Reinventing HR as a centre of excellence for building innovation and agility
Reinventing HR could add much greater strategic value as a centre of excellence for building innovation and agility for future success.
From 2003 to 2007 I partnered with Professor Lynda Gratton of London Business School to lead peer learning groups of senior executives and HR professionals from large firms with European operations.
This was my most consistent period of engagement with senior HR professionals and it shifted my own perspective on their ability to add strategic value.
Prior to this my views on HR were formed over the previous 15-20 years helping senior executives throughout Europe, Asia and the US build innovative agile organisations, with HR mostly conspicuous by their absence from ‘the top table’.
That might seem odd, because innovation and agility are all about changing mindsets, attitudes and behaviours. But most of the senior business-focused leaders I worked with regarded HR as a cost centre, not a source of strategic value.
There were some exceptions – mostly organisations with more than average numbers of scientists, technologists, engineers and mathematicians driving innovation. But even here, mindsets attitudes and behaviours were more the province of the main business, not HR.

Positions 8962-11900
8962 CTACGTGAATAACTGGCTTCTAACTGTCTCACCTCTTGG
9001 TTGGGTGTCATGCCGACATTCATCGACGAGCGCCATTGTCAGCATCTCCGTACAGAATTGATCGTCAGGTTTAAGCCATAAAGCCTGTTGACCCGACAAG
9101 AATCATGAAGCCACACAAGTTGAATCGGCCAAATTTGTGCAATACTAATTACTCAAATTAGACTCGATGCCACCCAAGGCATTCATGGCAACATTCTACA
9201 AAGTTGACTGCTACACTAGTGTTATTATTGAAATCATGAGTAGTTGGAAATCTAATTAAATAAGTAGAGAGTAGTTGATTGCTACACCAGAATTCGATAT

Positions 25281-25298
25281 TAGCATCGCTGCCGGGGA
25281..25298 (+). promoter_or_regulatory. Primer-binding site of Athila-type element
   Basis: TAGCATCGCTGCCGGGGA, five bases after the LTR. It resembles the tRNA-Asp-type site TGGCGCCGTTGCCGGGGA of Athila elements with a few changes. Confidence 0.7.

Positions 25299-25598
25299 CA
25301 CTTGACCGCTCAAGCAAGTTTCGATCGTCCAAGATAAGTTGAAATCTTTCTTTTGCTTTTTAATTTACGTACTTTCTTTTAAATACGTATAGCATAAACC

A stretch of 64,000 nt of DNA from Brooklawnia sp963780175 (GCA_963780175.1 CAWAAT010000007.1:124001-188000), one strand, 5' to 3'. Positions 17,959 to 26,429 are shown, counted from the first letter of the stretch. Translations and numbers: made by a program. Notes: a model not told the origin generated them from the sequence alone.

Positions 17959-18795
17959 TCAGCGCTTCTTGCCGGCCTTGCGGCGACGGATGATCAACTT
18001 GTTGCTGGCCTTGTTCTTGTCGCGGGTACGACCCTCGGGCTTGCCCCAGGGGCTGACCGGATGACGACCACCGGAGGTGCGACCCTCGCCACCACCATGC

In summary, HR was mostly seen as a compliance function that was Hardly Relevant to creating a culture of innovation and building an agile organisation.
Reinventing HR – lessons from Quality Assurance
Western firms were forced to learn some tough lessons from Japanese competitors during the ‘Quality Assurance (QA)’ revolution of the 1980’s.
Before that time ‘Made in Japan’ had been broadly synonymous with ‘shoddy plastic junk’.
But now Japanese firms were killing major Western industry leaders in their own markets. Former giants in electronics, automotive and other consumer durables all lost out heavily to Japanese invaders with competitive higher quality offerings.
Japanese industry had been quietly transforming by applying the principles of Total Quality Management (TQM) – aided in large part by Western ‘QA gurus’ whose ideas and advice had largely been ignored at home.
By embracing QA/TQM principles, Japanese companies had enabled and empowered the people who were actually producing products and delivering services to implement continuous improvements.
Up to this point, ‘quality work’ was mostly about inspection. Inspectors situated at the end of the production line (hopefully) caught problems before they reached customers. But they had little or no role in improving upstream design and manufacturing activities to prevent similar problems from occurring again – and again and again and again…
QA/TQM emphasised the responsibility of everyone building quality into their value-adding actions and interactions, which eliminates the need for a separate inspection function.
This shift away from focusing on ‘inspection’ to focusing on ‘assurance’ involved a major transformation in culture.